Here's a very quick, unproofed post. Admitting that makes me feel a little dirty inside.
I think the fun vs. time aspect is a way people tend to measure things. That's why demos and shareware were so great back in the 90s. You could actually try before you buy. Blockbuster, for awhile, made an entire business model out of that. Now, we get very few free trials. Games that do give them out tend to be few and far between, or games like Diablo III that know they've got it made no matter what. This builds off of yesterday's post.
Then look at games like Magic: The Gathering or other board games; how do you really give a free trial of something like that? The old Portal decks, where the rules told you what to do for the first few turns were OK. But... that didn't really teach you if you liked the game. You may never find out if you really like a complicated game like that for days. Games like Munchkin you can pick up pretty quick, but a table top RPG you may like the mechanics but hate the group.
So, how do you figure out, now a days, if this thing is worth your money? You can gamble, which is what some people do. You can try Metacritic or other sites to get a read on what other people think. You can do a bleg (a blog that involves begging) and ask people for ideas and opinions. You can borrow books from a library or find a board game store doing a demo and play with people.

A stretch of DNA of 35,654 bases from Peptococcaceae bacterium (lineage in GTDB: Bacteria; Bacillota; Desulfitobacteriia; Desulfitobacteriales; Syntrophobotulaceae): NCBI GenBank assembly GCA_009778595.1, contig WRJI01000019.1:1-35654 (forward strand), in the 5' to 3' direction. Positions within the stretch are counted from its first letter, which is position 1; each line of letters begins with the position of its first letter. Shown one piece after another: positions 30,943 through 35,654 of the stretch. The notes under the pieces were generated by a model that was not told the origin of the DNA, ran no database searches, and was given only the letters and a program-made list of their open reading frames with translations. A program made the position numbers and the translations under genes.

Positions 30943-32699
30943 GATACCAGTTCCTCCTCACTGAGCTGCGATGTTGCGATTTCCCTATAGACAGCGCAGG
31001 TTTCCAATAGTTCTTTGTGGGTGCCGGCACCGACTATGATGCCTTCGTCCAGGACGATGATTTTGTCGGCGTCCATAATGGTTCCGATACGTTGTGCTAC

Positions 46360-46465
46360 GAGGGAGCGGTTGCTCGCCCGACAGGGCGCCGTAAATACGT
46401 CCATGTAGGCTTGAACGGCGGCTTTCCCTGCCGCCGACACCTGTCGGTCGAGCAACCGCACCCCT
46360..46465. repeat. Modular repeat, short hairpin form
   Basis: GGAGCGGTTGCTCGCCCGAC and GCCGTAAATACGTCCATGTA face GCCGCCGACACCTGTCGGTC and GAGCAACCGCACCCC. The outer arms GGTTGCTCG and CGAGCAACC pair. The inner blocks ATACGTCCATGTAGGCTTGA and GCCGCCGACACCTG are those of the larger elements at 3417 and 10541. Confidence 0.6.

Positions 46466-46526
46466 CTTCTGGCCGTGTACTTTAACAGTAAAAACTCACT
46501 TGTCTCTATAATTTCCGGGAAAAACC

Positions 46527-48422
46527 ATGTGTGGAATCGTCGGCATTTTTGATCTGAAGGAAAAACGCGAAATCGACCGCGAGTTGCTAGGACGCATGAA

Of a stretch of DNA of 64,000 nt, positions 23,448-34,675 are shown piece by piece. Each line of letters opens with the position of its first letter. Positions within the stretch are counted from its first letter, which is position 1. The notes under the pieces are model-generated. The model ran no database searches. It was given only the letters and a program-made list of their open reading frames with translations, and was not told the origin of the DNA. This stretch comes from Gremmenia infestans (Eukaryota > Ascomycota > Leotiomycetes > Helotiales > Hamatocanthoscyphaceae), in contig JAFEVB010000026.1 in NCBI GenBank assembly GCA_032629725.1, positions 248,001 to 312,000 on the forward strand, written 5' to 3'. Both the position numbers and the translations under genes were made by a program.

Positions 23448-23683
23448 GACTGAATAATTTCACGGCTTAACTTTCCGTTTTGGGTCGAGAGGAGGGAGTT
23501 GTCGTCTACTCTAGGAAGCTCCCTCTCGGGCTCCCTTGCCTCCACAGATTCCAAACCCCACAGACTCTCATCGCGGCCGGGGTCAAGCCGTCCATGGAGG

You know what would be interesting? If I ran a game store, with this as a problem, I would schedule daily game demos. Let people try something. Have someone on hand who knows the rules to teach them, that sort of stuff. But, that runs you into the next problem. I might very much enjoy Magic: The Gathering. But, if it takes me three months of reviewing cards and tweaking decks to play it, am I enjoying it enough to be worth my time?
How, exactly, should we measure fun vs. time? I still don't know! So, for now, I'm going to stop wasting time on it and do something fun.
I promise. Tomorrow: History or gaming. Honest.